As many of you know, I am currently serving as a Peace Corps Education Volunteer in Sierra Leone. I have lived here for just over one year- boy what a year it has been!
I integrated slowly but surely into a village I now consider my second home, Rokulan. The population here ranges from 1,000 to 1,500 people, depending on the crop season. When rice is being harvested, relatives are called in from the city to lend a helping hand. The roads become crowded with a hub of activity: picking planting, sowing, sorting, and drying. During the dry season, things quiet down. Our rhythm is guided by the wax and wane of subsistence farming.
Another big part of life in Rokulan is religion. The community is culturally conservative and Muslim dominant. Respected elders pray five times a day, and school-going children sing Islamic and Christian songs every morning during assembly. I take part in the 2:00 p.m. prayers in the mosque every Friday. I am accompanied there by "Aunties", a common name given to an elder woman. They teach me the do's and dont's of Islam as interpreted by a small sect of Muslims, the Ahmadiyyas. I enjoy praying and revel at the opportunity for cultural exchange.
In my free time I like to read, play games with the kiddos, and hang out with my Auntie Zainab and Uncle Sesay. I cook together with Auntie Zainab most afternoons. We sit under a baffa, an open hut that provides much needed shade and protection, while Uncle Sesay regales us with funny stories. Auntie Zainab and I prepare a host of delicious African dishes. My favorite is foofoo soup. Cooking can be difficult without the assistance of machines, but I am making progress. I have only sliced my finger open once.
After cooking, there is a wide dirt road intersecting the village that beckons me. As I run, I ponder the beautiful view: the sun setting behind rolling green hills. The highway connects a string of villages from the big city, Makeni, all the way to the Guinean border. Just before I reach my house, darkness envelops me like a cloak, save for the brilliant fireflies that guide me back. From my veranda, I gaze at a million stars dotting the night sky and if I'm lucky, shooting stars and the Milky Way. Life here is peaceful.
Before I go further, I would like to introduce you to one of my star students, Sheik Immam Jalloh. Despite great odds, Sheik has made his way to the big city to attend university. He is a dedicated student who I know will go far. I would like to support his education with a gift of a laptop, a hotspot modem and four years of dorm housing. This cost for all this is $500. Any donation towards this fund would be much appreciated.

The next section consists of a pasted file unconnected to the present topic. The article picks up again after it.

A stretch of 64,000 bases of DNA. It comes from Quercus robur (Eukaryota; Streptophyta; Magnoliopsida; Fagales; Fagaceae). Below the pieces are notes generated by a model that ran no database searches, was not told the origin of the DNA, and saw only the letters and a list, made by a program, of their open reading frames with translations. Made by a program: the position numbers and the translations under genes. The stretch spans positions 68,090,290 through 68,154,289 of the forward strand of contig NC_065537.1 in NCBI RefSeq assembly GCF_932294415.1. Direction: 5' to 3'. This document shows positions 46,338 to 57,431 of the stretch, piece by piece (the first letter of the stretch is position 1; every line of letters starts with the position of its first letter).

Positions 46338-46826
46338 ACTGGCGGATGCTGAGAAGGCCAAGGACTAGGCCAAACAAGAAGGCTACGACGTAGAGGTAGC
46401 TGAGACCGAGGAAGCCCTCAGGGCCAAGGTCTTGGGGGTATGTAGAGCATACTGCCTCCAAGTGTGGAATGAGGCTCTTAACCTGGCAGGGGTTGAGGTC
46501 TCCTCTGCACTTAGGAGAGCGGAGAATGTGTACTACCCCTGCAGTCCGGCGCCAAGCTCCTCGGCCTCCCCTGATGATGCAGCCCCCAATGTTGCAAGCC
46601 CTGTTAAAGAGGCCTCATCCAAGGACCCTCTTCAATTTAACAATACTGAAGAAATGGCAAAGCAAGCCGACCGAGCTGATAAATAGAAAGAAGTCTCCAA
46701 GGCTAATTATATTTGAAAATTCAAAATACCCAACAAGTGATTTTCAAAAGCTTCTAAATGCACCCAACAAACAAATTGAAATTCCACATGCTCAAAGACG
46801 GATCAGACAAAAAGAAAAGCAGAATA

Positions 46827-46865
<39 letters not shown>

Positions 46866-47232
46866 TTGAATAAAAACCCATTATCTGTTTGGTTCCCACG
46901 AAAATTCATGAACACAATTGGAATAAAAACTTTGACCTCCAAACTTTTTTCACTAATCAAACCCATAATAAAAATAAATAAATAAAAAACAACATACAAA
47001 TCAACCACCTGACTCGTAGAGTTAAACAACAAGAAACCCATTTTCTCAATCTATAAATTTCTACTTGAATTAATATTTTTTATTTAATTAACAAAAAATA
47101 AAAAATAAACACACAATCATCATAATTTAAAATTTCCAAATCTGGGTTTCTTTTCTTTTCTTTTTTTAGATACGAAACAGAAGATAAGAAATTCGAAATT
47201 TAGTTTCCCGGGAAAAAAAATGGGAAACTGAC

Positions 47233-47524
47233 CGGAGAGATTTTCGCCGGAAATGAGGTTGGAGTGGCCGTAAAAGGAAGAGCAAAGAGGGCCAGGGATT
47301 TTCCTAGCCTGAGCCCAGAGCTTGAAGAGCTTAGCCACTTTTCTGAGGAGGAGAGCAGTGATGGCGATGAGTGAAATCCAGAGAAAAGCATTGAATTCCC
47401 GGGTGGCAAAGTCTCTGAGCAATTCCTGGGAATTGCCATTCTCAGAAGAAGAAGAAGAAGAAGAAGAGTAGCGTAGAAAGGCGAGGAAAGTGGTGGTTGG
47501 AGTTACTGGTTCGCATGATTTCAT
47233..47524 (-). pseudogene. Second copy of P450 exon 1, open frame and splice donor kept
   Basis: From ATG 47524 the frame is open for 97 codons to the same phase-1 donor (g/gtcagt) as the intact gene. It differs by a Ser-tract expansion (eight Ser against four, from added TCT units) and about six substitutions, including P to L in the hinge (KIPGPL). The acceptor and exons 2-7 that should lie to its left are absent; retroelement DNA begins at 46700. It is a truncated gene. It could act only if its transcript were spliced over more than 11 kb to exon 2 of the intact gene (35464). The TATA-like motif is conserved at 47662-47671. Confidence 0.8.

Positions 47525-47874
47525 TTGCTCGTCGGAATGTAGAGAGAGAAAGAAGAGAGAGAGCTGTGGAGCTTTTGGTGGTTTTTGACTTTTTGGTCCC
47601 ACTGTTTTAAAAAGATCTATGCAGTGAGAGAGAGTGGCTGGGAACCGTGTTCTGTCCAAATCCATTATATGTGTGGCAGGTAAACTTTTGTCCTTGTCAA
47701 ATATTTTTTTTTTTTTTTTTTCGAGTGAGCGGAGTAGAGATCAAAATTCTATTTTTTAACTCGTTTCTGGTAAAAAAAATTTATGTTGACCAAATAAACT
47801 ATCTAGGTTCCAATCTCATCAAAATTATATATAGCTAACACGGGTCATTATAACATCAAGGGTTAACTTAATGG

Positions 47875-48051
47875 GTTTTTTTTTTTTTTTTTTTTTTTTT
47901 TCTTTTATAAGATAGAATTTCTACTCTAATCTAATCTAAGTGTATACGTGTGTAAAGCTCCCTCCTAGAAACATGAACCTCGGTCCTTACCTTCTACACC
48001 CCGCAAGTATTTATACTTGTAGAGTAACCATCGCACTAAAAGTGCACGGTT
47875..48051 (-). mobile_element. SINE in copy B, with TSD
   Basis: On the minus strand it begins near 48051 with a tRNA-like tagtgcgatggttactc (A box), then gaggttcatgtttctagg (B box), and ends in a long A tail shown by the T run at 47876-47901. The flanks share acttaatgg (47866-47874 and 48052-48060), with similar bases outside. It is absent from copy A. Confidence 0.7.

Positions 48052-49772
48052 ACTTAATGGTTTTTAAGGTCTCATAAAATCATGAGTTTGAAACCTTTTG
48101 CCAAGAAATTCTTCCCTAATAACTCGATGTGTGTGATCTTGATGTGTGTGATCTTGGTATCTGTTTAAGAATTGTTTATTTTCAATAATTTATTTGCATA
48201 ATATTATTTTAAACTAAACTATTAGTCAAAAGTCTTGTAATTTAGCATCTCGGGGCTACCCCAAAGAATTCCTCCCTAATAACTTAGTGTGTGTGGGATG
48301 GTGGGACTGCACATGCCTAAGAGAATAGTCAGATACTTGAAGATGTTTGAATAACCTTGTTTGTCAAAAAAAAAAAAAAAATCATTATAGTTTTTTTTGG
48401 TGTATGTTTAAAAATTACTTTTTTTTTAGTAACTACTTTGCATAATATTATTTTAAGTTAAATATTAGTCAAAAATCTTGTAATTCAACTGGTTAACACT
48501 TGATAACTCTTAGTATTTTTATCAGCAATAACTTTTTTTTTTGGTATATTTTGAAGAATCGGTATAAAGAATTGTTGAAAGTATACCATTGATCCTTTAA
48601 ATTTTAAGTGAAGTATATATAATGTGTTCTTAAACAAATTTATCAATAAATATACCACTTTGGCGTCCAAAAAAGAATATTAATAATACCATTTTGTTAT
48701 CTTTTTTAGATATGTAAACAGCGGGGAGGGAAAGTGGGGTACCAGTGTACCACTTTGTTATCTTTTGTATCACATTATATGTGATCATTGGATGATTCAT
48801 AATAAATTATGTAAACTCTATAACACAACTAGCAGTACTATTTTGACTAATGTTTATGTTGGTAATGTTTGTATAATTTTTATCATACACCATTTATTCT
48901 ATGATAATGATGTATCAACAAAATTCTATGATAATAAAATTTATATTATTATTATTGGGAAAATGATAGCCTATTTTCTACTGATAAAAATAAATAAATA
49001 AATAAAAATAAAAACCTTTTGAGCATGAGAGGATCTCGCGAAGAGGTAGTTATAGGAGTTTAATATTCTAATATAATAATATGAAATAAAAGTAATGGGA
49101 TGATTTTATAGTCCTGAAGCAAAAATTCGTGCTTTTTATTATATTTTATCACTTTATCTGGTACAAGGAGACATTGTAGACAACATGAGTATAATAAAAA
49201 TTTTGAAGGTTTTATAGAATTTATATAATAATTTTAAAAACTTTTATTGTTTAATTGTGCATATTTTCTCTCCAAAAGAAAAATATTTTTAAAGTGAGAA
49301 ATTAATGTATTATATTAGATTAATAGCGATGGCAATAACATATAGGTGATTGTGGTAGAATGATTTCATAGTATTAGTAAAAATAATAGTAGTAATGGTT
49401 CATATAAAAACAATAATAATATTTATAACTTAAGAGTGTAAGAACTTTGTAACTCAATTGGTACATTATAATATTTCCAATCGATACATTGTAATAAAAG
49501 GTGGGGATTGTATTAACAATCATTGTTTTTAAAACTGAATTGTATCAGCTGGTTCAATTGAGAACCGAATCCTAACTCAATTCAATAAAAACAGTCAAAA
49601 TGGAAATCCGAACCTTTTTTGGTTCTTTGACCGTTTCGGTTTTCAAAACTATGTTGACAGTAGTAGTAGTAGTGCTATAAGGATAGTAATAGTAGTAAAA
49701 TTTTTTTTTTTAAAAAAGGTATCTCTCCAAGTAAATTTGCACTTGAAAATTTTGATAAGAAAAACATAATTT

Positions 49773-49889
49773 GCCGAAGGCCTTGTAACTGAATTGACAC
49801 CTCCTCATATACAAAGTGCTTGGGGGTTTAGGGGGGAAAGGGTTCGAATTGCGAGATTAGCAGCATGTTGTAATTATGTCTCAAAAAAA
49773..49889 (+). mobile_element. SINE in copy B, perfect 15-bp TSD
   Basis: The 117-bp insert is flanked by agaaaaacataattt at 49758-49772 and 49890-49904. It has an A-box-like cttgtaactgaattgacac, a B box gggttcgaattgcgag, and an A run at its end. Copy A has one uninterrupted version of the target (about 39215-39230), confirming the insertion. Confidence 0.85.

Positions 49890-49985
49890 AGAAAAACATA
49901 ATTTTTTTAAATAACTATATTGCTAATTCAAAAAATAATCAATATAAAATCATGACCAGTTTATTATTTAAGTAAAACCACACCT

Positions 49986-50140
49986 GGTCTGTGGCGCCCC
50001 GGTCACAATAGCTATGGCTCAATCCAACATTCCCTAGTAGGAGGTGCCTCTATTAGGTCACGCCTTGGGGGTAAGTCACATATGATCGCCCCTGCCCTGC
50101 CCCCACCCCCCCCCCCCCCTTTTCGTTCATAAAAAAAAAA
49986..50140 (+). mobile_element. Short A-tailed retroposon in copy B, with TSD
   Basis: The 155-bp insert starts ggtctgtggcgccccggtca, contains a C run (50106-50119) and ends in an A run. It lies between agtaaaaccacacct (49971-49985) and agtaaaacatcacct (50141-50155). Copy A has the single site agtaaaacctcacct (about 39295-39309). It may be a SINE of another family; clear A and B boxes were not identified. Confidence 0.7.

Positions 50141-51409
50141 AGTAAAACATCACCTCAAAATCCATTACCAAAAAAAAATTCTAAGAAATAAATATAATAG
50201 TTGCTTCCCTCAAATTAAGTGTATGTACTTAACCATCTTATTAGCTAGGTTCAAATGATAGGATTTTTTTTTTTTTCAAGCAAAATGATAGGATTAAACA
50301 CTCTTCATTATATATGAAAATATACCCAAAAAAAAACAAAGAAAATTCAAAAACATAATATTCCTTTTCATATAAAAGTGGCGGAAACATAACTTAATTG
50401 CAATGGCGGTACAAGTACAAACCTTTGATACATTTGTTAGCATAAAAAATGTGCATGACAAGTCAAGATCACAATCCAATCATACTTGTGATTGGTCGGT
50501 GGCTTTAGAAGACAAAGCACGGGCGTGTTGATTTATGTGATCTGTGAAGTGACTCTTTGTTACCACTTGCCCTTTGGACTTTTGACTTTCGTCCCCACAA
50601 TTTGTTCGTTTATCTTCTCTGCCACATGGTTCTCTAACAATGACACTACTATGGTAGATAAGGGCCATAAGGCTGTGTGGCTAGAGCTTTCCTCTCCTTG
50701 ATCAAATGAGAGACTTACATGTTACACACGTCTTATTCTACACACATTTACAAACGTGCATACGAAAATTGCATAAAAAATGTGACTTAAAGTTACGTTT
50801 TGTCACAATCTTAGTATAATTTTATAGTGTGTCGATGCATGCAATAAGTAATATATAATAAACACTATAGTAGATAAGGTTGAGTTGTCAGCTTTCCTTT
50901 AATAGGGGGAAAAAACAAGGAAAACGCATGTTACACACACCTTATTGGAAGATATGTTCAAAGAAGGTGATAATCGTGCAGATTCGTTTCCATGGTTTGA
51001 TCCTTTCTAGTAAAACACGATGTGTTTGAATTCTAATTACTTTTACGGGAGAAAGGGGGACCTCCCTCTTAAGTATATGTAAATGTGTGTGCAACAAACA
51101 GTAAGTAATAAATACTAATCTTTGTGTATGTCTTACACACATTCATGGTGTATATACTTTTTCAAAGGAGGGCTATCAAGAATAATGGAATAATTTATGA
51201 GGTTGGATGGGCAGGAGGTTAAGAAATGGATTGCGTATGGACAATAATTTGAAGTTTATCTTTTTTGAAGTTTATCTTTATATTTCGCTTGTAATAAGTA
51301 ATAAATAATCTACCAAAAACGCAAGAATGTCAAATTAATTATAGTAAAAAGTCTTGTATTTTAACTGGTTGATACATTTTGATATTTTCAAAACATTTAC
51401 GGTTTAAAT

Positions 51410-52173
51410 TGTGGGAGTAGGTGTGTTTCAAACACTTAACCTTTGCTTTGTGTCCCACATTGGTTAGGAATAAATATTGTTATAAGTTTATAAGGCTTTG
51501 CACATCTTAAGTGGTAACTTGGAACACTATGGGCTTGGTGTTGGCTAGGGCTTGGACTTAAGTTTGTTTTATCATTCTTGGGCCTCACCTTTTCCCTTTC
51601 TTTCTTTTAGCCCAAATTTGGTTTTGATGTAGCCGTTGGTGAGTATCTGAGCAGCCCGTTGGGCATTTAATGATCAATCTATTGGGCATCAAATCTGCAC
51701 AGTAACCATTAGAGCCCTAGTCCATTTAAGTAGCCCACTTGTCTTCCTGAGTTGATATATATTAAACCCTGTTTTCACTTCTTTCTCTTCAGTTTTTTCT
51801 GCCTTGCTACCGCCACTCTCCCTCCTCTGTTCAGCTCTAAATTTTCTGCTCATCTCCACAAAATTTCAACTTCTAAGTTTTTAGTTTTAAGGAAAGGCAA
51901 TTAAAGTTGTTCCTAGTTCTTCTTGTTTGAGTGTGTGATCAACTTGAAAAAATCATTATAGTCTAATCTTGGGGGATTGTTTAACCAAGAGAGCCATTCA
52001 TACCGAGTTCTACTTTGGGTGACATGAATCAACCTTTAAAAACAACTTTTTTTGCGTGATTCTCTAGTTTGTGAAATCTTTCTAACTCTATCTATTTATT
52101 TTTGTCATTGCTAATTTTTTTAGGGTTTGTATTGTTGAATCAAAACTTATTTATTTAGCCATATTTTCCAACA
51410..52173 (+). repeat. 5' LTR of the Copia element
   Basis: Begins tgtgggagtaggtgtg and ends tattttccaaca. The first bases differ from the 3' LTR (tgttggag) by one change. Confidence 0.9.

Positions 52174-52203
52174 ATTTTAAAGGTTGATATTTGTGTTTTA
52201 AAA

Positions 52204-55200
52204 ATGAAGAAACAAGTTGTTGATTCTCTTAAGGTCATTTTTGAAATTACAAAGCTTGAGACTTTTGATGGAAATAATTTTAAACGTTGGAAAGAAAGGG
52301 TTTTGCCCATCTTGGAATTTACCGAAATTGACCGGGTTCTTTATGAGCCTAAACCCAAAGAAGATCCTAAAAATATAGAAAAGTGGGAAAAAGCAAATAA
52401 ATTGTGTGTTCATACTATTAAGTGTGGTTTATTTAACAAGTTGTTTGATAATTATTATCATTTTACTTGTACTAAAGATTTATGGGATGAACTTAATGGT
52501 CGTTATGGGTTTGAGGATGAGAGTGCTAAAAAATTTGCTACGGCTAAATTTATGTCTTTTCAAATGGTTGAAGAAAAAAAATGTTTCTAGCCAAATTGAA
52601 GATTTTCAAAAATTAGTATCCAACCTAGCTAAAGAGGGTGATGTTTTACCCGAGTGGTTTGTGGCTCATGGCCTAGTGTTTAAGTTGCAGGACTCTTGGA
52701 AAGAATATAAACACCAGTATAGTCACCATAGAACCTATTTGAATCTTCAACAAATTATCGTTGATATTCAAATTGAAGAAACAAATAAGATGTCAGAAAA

Sheik is a highly motivated student who has big dreams for the future. His goal is to become a Minister of Finance for Sierra Leone and restructure the economy. His plan b is to become an economics professor who goes by the alias Dr. Liberty. Towards this end, he has been accepted to Ernest Bai Koroma University in Makeni. There he plans to study business and accounting. After completing this course of study, Sheik wants to receive a master's degree.
Sheik's achievements thus far cannot be understated. He is one of only a couple thousand candidates nationwide chosen to attend university this year. Even more impressive, Sheik passed his university entrance exams on his first try- a rare feat. Sheik is a talented and driven young man.
Part of what makes Sheik so unique is his family background. Sheik is one of twenty-one siblings; one full, the rest half. He is the third youngest of the bunch, a position that taught him to be independent and hard-working. Astoundingly, eighteen of Sheik's siblings are male. Here I thought the Manning sisters were a fluke of nature. Sierra Leonean families raise the bar. Sheik says he experienced many hardships growing up with so many siblings. He was not raised not by his birth mother, but by his father's wives and girlfriends. This experience hardened him, but also taught him the importance of family planning. He swears he will only father two children, and only after he is economically stable. I think Sheik is mature beyond his years.
I have and will continue to mentor Sheik. I plan to meet with him once a week over the course of the next ten months. In this time, I hope to teach him computer literacy. In addition, I have made a plan to keep this project sustainable. Sheik has agreed, upon learning all the requisite computer skills, to pass on his knowledge to three other promising young students. Sheik is passionate about education, and his passion is infectious.
Thank you for taking the time to read about me, Sheik, and Sierra Leone.
*One added benefit of helping Sheik is that I will be able to borrow his hotspot modem. With this device, I will be able to keep you updated about my adventures in Mama Salone!